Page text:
What exactly is the United Nations? For that matter, why is there still a United Nations at all? In Living with the UN, international legal scholar Kenneth Anderson analyzes US-UN relations in each major aspect of the United Nations' work--security, human rights and universal values, and development--and addresses the crucial question of whether, when, and how the United States should engage or not engage with the United Nations in its many different organs and activities. He looks at each UN organ and function and suggests the form of engagement that the United States should take toward it, giving workable, pragmatic meaning to 'multilateral engagement' across the full range of the United Nations' work. Cutting through the 'alphabet soup' of UN agencies, as well as the utopian idealism that, however noble, often clouds analyses of the United Nations, the book offers principles for a permanent relationship based on ideals and interests between the United States and the United Nations--and provides guidance for long-term US policy that runs far beyond the Obama administration's tenure. Ultimately, Living with the UN offers a vision of a better, but also more modest, United Nations--a vision unlikely to be realized but well worth presenting.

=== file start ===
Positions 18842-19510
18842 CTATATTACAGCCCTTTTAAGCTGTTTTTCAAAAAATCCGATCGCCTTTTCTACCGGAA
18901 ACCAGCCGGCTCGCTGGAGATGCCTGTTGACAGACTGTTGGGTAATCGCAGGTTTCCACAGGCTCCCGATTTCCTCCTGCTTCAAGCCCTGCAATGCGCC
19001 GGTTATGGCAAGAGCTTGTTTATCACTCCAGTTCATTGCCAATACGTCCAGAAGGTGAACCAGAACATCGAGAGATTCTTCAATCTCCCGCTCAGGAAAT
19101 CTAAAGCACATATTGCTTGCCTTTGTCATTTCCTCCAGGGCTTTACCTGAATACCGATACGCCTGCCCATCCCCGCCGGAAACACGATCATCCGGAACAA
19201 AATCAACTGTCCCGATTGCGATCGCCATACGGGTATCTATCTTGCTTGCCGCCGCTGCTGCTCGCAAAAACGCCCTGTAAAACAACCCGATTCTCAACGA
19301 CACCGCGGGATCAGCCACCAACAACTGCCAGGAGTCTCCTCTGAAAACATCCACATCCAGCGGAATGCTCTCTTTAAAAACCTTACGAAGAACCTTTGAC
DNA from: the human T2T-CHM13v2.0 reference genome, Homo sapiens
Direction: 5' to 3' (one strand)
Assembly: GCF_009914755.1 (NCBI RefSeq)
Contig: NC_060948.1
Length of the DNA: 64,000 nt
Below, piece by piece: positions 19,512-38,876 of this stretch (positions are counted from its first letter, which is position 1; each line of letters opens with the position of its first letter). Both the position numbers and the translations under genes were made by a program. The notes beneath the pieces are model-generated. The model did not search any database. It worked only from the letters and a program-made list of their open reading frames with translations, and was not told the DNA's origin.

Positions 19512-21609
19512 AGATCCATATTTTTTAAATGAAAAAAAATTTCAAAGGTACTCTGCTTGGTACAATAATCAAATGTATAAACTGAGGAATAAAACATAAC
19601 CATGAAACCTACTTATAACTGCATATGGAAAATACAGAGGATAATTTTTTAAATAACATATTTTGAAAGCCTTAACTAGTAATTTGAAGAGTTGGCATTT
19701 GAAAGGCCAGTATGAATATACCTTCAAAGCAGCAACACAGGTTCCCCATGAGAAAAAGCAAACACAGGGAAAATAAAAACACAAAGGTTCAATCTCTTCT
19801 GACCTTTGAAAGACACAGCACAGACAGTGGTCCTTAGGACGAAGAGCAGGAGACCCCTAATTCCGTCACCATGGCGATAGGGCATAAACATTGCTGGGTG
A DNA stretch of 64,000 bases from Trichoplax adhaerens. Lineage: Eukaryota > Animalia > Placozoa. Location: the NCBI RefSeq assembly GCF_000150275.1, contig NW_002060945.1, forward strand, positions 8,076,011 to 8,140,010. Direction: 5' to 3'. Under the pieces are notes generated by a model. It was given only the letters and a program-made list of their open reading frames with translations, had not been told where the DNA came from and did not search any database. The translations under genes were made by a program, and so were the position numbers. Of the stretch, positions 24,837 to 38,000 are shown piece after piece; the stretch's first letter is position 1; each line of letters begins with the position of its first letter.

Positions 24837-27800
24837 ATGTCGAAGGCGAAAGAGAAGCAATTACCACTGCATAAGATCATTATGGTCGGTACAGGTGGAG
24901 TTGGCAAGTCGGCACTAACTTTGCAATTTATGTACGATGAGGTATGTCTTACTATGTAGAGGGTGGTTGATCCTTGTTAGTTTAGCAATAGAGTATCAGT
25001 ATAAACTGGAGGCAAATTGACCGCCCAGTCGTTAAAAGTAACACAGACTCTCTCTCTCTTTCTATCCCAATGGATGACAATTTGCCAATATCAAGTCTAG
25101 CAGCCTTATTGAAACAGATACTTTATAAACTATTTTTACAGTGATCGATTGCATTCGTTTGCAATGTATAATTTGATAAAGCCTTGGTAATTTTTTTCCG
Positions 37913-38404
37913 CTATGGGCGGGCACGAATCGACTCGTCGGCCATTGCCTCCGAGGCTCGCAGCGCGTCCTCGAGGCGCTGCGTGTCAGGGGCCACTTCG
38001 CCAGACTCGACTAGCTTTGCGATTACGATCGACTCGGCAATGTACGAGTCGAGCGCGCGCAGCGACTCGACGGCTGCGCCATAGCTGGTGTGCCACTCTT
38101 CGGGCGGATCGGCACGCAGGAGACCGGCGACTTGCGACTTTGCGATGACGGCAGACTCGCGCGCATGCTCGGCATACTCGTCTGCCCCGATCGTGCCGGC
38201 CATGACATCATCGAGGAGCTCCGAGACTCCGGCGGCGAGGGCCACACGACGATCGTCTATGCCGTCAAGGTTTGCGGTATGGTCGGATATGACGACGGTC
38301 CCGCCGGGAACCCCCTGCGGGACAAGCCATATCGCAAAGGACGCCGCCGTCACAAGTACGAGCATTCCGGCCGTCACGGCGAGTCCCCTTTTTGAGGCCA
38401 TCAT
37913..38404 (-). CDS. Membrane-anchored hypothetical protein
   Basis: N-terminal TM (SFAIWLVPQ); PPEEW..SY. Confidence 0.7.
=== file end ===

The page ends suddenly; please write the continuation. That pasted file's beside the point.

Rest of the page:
Kenneth Anderson is a professor of international law at Washington College of Law, American University, Washington, DC, and a visiting fellow at the Hoover Institution, where he is also a member of the Hoover Task Force on National Security and Law.